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ment?" the answer would either be in the slightest hurt or harm. The consciousness of affirmative, or there would be an immediate success thus far, the pure transparent air, the resolution formed--to go and do what ought to excitement attached to the very position in which have been done long ago. All the world, of we found ourselves, and the strange bewildering course, will go and see Mont Blanc, and novelty of the surrounding scenery, produced a - Albert Smith; the “two inseparables."

flowing exhilaration of spirits that I had

never before experienced. The feeling was But as there may, perchance, be some shared by all; and we laughed and sang, and few among our readers who are prevented made the guides contribute whatever they could the pleasure we speak of, let such hear the to the general amusement, and told them such account of what they cannot see. We will stories as would translate well in return ; until, be as concise as possible. And first for the I believe, that dinner will never be forgotten by grand start. Albert Smith loq.

them.

A fine diversion was afforded by racing the About half-past seven we started; and as we empty bottles down the glacier. We flung them left the inn, and traversed the narrow ill-paved off from the rock as far as we were able, and then streets of Chamouni towards the bridge, I believe watched their course. Whenever they chanced we formed the largest caravan that had ever

to point neck first down the slope, they started gone off together. Each of us had four guides, off' with inconceivable velocity, leaping the making twenty in all; and the porters and crevices by their own impetus, until they were volunteers I may reckon at another score ; lost in the distance. The excitement of the besides which, there was a rabble rout of friends, guides during this amusement was very reand relations, and sweethearts, and boys, some of markable : a stand of betting men could not have wbom came

a considerable distance with us. betrayed more at the Derby. Their anxiety I had a mule waiting for me at the bridle-road when one of the bottles approached a crevice that runs through the fields towards the dirty was intense; and if the gulf was cleared they little village of Les Pélerins--for I wished to keep perfectly screamed with delight,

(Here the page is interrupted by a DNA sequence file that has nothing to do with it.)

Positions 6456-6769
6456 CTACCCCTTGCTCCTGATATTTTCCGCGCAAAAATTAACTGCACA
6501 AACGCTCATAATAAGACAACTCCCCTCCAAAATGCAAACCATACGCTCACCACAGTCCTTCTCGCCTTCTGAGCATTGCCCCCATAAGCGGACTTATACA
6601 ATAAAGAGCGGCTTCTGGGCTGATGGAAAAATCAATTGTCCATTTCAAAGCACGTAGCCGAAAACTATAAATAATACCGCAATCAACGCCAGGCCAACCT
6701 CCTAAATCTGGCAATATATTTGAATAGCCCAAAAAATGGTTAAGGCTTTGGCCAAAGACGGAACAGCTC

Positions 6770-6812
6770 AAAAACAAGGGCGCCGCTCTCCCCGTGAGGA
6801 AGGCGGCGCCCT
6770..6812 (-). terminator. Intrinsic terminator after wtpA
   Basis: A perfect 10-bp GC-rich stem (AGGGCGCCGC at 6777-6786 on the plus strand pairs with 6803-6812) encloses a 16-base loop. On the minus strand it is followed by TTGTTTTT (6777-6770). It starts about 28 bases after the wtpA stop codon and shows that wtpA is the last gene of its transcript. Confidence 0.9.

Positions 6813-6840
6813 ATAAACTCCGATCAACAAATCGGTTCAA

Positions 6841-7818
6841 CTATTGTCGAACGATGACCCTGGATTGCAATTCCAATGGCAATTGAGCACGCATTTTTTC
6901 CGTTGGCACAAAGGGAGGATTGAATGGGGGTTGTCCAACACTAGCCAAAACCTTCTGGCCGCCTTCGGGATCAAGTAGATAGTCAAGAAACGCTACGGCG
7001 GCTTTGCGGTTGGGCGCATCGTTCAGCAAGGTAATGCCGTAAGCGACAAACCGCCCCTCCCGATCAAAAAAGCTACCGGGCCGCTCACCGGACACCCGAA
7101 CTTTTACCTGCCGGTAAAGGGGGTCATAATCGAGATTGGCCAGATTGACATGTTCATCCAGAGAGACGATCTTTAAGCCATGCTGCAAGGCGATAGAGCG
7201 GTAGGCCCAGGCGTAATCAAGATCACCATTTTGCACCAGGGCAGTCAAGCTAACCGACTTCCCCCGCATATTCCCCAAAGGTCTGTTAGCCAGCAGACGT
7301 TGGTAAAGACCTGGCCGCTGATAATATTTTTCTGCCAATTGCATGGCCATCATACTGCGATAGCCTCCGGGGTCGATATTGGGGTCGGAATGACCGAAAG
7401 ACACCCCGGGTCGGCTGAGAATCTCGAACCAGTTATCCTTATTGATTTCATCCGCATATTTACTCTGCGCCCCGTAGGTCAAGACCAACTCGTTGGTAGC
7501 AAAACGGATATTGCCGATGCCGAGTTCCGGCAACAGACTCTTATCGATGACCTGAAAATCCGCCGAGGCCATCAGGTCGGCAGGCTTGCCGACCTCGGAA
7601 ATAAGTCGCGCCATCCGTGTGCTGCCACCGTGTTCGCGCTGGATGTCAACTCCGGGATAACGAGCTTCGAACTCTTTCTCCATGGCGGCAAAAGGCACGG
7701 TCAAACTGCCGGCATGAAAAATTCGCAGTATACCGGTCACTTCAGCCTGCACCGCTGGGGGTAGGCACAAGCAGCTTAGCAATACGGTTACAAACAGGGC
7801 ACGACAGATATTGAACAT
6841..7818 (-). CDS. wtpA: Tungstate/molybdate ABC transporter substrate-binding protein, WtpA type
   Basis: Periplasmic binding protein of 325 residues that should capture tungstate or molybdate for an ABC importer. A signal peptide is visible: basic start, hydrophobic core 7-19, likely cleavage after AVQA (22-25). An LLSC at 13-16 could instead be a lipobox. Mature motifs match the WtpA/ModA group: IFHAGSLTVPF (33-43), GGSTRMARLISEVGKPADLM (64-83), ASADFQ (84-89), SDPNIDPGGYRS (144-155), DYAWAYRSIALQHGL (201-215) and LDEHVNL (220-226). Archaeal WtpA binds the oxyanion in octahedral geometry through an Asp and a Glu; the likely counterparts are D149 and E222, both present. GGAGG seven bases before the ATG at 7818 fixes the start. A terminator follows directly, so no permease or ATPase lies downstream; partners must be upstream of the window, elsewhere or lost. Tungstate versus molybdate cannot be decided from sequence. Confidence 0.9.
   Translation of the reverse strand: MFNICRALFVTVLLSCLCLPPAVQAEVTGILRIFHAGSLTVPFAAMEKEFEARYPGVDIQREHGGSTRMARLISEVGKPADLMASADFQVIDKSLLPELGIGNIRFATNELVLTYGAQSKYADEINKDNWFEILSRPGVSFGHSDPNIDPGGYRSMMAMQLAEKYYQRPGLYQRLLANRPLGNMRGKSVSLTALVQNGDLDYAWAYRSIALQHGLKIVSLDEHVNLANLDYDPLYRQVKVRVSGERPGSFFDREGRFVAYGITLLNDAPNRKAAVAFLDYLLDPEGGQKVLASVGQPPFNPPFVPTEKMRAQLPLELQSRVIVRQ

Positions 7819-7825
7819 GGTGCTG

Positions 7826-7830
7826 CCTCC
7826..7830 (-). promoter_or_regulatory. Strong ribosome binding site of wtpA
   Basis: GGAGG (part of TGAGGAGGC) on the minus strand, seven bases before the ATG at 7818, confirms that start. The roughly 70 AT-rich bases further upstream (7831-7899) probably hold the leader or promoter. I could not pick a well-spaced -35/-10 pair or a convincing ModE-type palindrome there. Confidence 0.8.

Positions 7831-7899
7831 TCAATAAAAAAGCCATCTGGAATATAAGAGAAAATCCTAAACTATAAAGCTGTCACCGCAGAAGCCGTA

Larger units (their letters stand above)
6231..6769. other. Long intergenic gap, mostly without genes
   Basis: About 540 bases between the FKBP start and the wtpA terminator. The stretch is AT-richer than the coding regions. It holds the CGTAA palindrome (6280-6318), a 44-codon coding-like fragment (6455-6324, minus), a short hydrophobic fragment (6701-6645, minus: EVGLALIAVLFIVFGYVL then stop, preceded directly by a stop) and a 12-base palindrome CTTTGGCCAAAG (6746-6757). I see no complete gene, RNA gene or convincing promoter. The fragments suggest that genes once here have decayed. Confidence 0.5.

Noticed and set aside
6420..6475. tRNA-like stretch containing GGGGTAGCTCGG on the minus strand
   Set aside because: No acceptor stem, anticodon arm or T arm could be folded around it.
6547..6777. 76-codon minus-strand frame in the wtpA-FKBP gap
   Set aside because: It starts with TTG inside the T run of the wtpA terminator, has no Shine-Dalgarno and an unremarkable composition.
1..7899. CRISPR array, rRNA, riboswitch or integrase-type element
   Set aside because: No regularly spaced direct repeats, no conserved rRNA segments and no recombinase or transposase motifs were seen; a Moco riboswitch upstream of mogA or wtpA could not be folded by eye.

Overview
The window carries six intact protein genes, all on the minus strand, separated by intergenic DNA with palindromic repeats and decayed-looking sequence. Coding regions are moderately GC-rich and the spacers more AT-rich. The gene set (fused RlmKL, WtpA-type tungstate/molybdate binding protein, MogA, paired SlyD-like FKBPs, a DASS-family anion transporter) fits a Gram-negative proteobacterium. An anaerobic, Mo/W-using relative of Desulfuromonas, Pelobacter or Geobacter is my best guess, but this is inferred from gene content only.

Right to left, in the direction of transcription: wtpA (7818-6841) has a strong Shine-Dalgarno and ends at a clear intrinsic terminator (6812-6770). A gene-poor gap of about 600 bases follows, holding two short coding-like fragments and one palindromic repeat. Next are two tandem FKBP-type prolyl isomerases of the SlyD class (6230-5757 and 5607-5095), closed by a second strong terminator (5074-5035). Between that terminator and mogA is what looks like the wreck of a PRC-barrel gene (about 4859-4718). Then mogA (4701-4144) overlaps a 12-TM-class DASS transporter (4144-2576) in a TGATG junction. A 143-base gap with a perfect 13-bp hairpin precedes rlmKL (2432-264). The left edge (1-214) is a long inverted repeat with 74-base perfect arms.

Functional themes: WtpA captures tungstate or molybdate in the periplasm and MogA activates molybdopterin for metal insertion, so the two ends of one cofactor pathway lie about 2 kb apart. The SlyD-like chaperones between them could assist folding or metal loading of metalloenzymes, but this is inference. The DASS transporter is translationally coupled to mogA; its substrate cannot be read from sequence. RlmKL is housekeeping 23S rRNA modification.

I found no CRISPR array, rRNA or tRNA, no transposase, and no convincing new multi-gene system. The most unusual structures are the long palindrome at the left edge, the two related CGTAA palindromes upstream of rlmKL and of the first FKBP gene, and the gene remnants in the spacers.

" Voici un bon myself as fresh as I could for the real work. I coureur ! " or, Tiens ! comme il saute bien!" do not think I gained anything by this, for the burst from them; and “ Le grand s'arrête !" brute was exceedingly troublesome to manage up Il est perdu-quel dommage !* Non-il the rude steep path and amongst the trees. I marche encore !could not have been uttered expect my active young companions had the best with more earnestness had they been watching a of it on their own good legs. Dressed, at present, herd of chamois. in light boating attire, they were types of fellows

The sun at length went down behind the in first-rate fibrous muscular condition; and their Aiguille du Goúté; and then, for two hours, a sunry good temper, never once clouded during scene of such wild and wondrous beauty-of the journey, made everything bright and cheering. such inconceivable and unearthly splendor-burst

Let us follow our leader in his description upon me, that, spell-bound, and almost trembling of the bivouac on the Grand Mulets :

with the emotion its magnificence called forth

with every sense, and feeling, and thought As soon as we had arranged our packs and absorbed by its brilliancy, I saw far more than bundles we began to change our clothes, which the realisation of the most gorgeous visions that were tolerably well wet through with trudging opium or hasheesh could evoke, accomplished. and tumbling about among the snow; and cutting At first, everything about us, above, around, a number of pegs, we strewed our garments about below-the sky, the mountain, and the lower the crannies of the rocks to dry, I put on two peaks—appeared one uniform creation of burnished shirts, two pairs of lamb’s-wool socks, a thick gold, so brightly dazzling that, now our veils were pair of Scotch plaid trousers, a "Templar removed, the eye could scarcely bear the splendor. worsted headpiece, and a common blouse; and As the twilight gradually crept over the lower my companions were attired in a similar manner. world, the glow became still more vivid ; and pre